1 Peter 2:11-12 Beloved, I urge you as sojourners and exiles to abstain from the passions of the flesh, which wage war against your soul. 12 Keep your conduct among the Gentiles honorable, so that when they speak against you as evildoers, they may see your good deeds and glorify God on the day of visitation.
Before we get to the mind of this passage, let’s consider its heart. Peter loves the people to whom he is writing. He is not primarily their theology professor. He is not primarily their disciplinarian. He is not primarily their chaperone. And he is not primarily their indifferent tutor. He is primarily their loving shepherd.
It can be so easy to go about doing the things God has called us to do in fulfilling the mission he’s called us to fulfill without the heart he’s called us to have. Above all, Grace Church, we are called to be people of love. We are to love God above all things, and our neighbors as ourselves. All of the Law and Prophets are summed up in these two things. All of the Church’s Great Commission is summed up in these two things. And, therefore, all that we do must be driven by these two things. We must be people whose primary disposition is love. It was Peter’s primary disposition toward his readers and so he addressed them as “beloved” (ones who are loved).
In love, Peter’s entire letter was meant to help God’s people honor God in times of various trials. And in love, Peter meant to communicate three specific things about God-honoring suffering in our passage for this morning (two this week and one next). First, he intended to remind his beloved readers of the fact that everything they were called to do flowed (not out of the circumstances around them, but) out of who they were in Jesus. Second, because of who they were in Jesus, Peter specifically charged them (again) to be holy. And third, Peter needed his readers to realize that living holy lives consistent with their identities in Christ was an important aspect of their ministry to unbelievers.
Simply, Peter’s main message in this passage is this: People of God, beloved, because of who you are in Christ, be holy as a ministry to unbelievers, and in so doing you will glorify God in your suffering (and the unbelievers may too). As his readers came to understand and apply these things in their suffering (or comfort) they would honor God. Let’s pray now that we too would receive these loving words of Peter and honor God.
BECAUSE OF WHO YOU ARE
It’s interesting to me to listen to people talk about themselves. It is particularly interesting to hear how people identify or define themselves. For some their identity is tied to their job. Have you ever noticed how, when asked about their career, people rarely say things like “I do electrical work” or “As an attorney, I get paid to provide people with legal advice” or “I work in the food industry” or “People pay me to take photographs of their important events”? What do they say instead? They say, “I am an electrician” or “I am a lawyer” or “I am a waiter/waitress” or “I am a photographer.” They define themselves by their work.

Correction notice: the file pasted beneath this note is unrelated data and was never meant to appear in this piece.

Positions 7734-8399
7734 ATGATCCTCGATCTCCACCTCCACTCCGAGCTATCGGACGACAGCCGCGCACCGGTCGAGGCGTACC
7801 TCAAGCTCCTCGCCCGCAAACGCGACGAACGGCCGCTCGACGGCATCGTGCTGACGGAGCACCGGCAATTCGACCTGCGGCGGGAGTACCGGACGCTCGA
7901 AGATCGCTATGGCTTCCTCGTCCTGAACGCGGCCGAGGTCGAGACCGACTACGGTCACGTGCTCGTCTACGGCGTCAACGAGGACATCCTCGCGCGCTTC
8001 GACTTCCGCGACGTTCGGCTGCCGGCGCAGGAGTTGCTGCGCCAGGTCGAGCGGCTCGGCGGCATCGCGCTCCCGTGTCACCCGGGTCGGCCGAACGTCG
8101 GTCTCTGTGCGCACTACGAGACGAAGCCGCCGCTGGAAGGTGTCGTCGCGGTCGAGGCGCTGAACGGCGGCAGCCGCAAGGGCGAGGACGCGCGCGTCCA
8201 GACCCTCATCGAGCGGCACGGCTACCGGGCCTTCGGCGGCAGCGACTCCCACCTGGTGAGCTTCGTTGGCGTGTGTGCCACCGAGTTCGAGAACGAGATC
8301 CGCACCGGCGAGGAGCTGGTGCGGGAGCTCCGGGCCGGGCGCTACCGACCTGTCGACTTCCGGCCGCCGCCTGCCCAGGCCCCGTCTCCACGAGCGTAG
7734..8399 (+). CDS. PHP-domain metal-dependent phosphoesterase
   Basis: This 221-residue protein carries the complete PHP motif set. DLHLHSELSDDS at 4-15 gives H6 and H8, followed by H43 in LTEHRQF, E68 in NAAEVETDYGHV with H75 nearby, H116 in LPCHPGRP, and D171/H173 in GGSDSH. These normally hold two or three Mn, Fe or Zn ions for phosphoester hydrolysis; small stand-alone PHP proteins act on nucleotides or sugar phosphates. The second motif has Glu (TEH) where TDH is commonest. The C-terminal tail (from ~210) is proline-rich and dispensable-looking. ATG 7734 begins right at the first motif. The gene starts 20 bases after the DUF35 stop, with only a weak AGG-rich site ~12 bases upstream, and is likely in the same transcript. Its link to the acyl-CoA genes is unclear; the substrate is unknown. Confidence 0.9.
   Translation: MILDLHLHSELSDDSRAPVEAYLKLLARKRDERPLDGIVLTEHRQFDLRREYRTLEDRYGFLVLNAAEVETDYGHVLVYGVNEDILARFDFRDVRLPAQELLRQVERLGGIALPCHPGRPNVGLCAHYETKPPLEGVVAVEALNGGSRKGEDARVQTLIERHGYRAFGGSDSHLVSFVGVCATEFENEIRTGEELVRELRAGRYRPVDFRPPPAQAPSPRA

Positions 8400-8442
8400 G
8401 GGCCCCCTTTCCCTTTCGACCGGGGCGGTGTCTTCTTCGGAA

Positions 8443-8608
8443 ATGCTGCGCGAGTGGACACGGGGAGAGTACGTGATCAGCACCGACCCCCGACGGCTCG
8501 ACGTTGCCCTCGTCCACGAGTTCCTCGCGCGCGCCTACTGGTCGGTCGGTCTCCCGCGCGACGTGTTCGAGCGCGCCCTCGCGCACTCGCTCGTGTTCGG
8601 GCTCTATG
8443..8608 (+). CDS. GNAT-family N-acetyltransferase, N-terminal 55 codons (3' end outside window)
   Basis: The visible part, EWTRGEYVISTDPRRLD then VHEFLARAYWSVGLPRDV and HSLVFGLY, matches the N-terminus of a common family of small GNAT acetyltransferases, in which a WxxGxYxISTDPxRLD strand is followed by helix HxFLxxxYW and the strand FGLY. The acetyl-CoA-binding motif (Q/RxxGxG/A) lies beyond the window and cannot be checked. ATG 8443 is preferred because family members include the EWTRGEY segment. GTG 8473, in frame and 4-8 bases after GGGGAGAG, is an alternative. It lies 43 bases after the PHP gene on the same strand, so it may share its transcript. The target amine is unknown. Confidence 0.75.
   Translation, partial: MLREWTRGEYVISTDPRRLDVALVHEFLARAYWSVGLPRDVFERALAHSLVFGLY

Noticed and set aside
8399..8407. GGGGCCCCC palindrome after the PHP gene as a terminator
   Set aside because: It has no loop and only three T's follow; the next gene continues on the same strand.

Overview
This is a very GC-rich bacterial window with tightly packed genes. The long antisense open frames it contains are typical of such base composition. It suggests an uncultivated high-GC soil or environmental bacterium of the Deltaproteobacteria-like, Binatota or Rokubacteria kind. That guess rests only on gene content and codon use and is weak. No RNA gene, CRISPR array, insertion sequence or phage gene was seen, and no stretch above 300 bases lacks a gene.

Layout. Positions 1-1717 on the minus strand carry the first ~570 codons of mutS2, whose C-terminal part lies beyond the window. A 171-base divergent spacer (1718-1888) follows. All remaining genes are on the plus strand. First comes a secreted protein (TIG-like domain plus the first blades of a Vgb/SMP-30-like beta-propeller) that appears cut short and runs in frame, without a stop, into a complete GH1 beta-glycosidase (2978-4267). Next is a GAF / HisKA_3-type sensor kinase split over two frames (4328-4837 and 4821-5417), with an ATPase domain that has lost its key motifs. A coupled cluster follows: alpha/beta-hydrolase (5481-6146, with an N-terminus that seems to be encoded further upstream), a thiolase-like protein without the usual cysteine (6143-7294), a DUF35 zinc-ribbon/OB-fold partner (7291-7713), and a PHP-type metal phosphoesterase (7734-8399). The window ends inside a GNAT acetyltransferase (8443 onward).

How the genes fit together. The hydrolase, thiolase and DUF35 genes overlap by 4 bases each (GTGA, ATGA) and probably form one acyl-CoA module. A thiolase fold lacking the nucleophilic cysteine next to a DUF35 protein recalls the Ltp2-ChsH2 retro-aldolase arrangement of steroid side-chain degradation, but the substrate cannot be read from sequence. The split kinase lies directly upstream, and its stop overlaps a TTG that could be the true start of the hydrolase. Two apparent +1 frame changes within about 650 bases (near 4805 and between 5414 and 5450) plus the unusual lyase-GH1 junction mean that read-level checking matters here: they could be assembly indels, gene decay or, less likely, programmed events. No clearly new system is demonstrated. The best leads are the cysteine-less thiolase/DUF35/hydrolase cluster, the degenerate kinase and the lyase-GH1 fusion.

Other people define themselves by their hobbies (“I am a runner” or “a fisherman” or “a bible study leader”). Still others define themselves by their health history (“I am a cancer survivor”). Some people define themselves by their alma mater (“I am a Gopher”). Many define themselves by their most important relationships (“I am a mother”). Increasingly, in our culture, people want to be identified by their sexual preferences or gender identities.
My point isn’t that these things are irrelevant. Indeed, they give us important clues about how people see themselves, and in that sense they really do help define people.
Instead, however, my point is that none of these things are what ultimately define us. No one’s true identity is found in their job or hobby or health or university or human relationships or sexuality or gender. Instead, the core of who we are is defined by our relationship with Jesus Christ. Apart from faith in him (regardless of how rich or educated or pretty or active or talented or whatever we are) we are sinners. We are spiritually dead. We are God’s enemies. That is, apart from union with Jesus people are defined by their own lack of righteousness and the divine condemnation that it produces.
On the other hand, through faith in Jesus (regardless of how clean or relatively good or useful or regular at church we are) we are united with Jesus and are therein saints, holy ones. We are alive. We are God’s children and friends. That is, Christians are identified by Christ’s righteousness and the salvation it produces.
Peter says a good deal about who his readers are because of their union with Jesus. I’ve already given a good deal of attention to this. As such, I just want to say two quick things about our identity in Jesus. First, again, all of God’s commands and all of Peter’s urgings (v.11) are based on it. As Christians we are never told to do something that is inconsistent with our true identity. Where we find commands in Scripture, we’ve found a description of our identity in Christ.
The second thing that I want to draw your attention to concerning our identity in Jesus is this: in the immediate context of 1 Peter 2:11-12 there is both a positive and negative aspect of the Christian’s identity that drives Peter’s commands.
Positively, because of their union with Jesus, Peter has just declared his readers (and all of God’s people) to be holy, set apart by God for his own purposes and blessing. Specifically, Peter has just declared his readers to be a chosen race, a royal priesthood, a holy nation, a people for [God’s] own possession (1 Peter 2:9). These things cannot not be so. They are who we are in Jesus. And they provide an important basis for God-honoring behavior at all times, especially in times of suffering.
And negatively, because of their union with Jesus, Peter declares his readers to be sojourners and exiles (1 Peter 2:11). These things too cannot not be so. They are who we are in Jesus until Jesus returns. And they too provide an important basis for God-honoring behavior and a clear explanation for suffering.
Grace, once again, the fact that God’s commands to his people all flow from who we are in Jesus is an absolutely crucial point to understand. If God were to command you to fly to the moon without making you an astronaut, at best you’d be frustrated. If God were to command you to write the world’s greatest symphony without making you a musician, at best you’d be overwhelmed. If God were to command you to dunk a basketball without making you an athlete, at best you’d be embarrassed. And if God were to command you to “abstain from the passions of the flesh” (which, as we will see in a moment, he does) without making you “a royal priesthood…[and] a people for his own possession,” at best you’d fall on your face. And if God were to command you to “keep your conduct among the gentiles honorable” (which, again, as we will see next week, he does) as exiles and sojourners, without making you “a chosen race…[and] a holy nation,” at best you’d fail miserably.